Friday, February 12, 2016

Philadelphia Orchestra Conductor Cancels

Semyon Bychkov has canceled his Oct. 21, 22 and 23 appearances with the Philadelphia Orchestra, and, as usually happens when interesting conductors cancel, with him some interesting programming goes out the window: Dutilleux’s L’Arbre des songes. We don't blame Bychkov - though we hope he's rebooked for another season soon - since he's canceling to take care of family matters.

Philadelphia Orchestra Conductor Cancels

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Semyon Bychkov has canceled his Oct. 21, 22 and 23 appearances with the Philadelphia Orchestra, and, as usually happens when interesting conductors cancel, with him some interesting programming goes out the window: Dutilleux’s L’Arbre des songes. We don't blame Bychkov - though we hope he's rebooked for another season soon - since he's canceling to take care of family matters.

Lionel Bringuier will appear in his stead. Bringuier (pictured) is a welcome replacement for all sorts of reasons, but the most intriguing aspect to him on paper is the fact that he's 24. This orchestra hasn't always put its best foot forward with young conductors, but, given the relative youth of their music director-designate, who visits this month for the first time since being named, the ensemble might have to get used to it.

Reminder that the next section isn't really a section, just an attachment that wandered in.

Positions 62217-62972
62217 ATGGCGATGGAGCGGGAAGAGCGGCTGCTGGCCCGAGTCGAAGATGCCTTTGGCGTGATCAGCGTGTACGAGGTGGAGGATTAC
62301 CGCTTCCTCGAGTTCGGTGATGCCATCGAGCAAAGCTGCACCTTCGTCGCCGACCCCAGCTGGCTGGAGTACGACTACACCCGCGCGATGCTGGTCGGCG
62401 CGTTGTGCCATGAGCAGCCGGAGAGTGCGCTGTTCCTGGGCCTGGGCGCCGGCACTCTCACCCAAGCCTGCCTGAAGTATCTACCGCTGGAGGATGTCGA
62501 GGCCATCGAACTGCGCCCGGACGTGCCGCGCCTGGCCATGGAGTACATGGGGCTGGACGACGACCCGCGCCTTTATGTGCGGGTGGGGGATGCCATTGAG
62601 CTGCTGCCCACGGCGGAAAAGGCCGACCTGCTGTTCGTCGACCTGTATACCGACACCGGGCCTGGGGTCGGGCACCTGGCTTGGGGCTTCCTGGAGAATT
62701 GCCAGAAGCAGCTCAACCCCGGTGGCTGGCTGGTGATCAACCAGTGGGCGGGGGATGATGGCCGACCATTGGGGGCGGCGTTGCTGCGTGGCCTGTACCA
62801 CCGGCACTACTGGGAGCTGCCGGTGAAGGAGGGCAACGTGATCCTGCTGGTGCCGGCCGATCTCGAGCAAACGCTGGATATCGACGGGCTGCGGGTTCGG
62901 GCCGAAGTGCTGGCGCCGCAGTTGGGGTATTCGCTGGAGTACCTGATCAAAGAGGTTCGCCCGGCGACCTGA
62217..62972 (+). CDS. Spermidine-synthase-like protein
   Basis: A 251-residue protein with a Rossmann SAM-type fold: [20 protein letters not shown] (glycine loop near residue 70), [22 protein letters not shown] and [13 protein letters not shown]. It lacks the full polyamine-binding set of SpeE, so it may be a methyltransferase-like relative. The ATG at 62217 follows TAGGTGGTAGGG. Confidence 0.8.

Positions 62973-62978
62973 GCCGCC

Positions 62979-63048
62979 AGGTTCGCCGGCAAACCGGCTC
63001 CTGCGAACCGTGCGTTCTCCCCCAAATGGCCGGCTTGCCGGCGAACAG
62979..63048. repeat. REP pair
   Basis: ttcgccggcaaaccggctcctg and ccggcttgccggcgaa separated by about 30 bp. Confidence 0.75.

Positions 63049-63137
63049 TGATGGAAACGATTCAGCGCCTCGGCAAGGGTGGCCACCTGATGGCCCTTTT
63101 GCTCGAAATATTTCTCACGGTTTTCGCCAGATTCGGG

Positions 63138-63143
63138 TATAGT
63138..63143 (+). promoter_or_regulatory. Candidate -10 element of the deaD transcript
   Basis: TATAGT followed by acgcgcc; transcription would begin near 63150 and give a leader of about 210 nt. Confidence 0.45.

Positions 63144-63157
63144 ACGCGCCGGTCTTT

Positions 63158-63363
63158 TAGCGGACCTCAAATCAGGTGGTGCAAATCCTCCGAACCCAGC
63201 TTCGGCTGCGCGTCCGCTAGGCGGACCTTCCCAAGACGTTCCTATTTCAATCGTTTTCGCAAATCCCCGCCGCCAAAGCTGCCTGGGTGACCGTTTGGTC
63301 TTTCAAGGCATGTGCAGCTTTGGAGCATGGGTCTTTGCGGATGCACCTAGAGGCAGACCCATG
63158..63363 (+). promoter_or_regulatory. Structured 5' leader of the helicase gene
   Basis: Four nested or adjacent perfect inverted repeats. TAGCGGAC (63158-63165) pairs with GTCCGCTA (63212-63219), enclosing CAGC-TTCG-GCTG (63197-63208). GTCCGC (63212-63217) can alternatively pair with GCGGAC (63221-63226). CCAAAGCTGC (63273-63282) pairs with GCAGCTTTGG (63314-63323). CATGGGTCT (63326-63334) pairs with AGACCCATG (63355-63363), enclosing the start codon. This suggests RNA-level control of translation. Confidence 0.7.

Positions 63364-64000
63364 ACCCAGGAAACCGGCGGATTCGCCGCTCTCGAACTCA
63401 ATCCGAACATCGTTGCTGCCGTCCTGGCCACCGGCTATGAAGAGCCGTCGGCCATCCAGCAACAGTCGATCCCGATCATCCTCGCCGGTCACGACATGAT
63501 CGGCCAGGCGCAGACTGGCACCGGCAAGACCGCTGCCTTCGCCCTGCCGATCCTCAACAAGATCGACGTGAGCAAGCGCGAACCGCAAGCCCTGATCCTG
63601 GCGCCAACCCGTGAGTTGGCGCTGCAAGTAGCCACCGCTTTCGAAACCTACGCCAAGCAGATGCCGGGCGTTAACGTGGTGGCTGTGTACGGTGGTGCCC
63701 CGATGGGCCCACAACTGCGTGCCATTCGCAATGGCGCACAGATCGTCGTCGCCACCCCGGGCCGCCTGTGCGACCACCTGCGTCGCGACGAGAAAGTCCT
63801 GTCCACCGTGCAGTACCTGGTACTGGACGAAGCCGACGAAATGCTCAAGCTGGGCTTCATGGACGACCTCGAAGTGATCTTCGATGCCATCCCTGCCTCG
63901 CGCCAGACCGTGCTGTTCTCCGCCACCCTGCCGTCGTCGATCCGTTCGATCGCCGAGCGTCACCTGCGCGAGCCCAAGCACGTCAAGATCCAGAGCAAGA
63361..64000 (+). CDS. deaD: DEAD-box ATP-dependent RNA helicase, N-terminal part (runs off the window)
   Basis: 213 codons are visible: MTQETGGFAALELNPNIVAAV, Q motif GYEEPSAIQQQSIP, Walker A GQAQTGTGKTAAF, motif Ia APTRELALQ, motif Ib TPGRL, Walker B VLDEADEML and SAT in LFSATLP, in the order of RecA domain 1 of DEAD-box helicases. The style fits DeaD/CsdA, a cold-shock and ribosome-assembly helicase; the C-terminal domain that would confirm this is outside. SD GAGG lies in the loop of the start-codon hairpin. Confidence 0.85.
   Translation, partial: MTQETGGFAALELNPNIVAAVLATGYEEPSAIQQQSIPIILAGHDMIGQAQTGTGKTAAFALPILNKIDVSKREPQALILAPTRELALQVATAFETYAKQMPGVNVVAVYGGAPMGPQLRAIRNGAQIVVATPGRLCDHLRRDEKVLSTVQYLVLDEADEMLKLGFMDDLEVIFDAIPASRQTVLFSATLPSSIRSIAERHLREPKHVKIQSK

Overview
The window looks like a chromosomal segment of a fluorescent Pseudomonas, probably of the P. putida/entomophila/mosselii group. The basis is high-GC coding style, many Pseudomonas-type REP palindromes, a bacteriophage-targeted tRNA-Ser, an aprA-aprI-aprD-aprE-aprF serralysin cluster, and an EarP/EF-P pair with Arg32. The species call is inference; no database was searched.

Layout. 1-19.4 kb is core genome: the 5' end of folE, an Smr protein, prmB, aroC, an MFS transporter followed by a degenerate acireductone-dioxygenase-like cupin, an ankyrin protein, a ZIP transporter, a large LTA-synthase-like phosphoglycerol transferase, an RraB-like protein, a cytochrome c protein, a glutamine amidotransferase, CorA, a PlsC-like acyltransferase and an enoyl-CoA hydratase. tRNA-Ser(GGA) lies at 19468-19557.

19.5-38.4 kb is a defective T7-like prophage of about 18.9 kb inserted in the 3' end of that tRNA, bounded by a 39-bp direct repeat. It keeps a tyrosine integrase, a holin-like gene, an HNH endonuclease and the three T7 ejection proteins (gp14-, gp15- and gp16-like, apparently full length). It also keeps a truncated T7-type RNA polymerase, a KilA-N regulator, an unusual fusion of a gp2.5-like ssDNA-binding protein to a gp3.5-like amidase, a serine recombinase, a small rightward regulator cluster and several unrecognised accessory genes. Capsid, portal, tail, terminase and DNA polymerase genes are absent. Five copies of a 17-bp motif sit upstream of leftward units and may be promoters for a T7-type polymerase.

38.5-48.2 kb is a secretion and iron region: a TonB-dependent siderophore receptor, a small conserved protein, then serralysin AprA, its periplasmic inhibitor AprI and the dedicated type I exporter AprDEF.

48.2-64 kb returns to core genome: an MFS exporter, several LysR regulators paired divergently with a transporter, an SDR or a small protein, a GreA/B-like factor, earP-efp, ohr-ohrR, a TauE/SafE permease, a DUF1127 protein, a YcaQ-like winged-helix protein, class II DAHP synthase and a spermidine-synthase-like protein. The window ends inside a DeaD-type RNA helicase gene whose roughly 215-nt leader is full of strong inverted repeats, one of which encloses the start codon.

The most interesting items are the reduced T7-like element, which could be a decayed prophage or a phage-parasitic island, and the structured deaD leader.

Bringuier is associate conductor of the Los Angeles Philharmonic and music director of the Orquesta Sinfónica de Castilla y León. Born in Nice, he has guest conducted, or will soon guest conduct, the New York Philharmonic, Cleveland Orchestra, Boston Symphony Orchestra and other bigs.

So, out are Dvořák’s Symphony No. 8 and Dutilleux’s L’Arbre des songes. Ravel’s Le Tombeau de Couperin stays, and the rest of the program has been changed to Bruch’s Violin Concerto No. 1 with Renaud Capuçon and Musorgsky’s Pictures from an Exhibition.

More information here.

 

Inquirer Classical Music Critic
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About this blog

Peter Dobrin is a classical music critic and culture writer for The Inquirer. Since 1989, he has written music reviews, features, news and commentary for the paper, covering such topics as the Philadelphia Museum of Art at the Venice Biennale, expansion of the Curtis Institute of Music, the Philadelphia Orchestra's bankruptcy declaration in 2011, Philadelphia's evolving performing arts center and the general health of arts and culture.

Dobrin was a French horn player. He earned an undergraduate degree in performance from the University of Miami, and received a master's degree in music criticism from the Peabody Institute of the Johns Hopkins University, where he studied with Elliott Galkin. He has no time to practice today.

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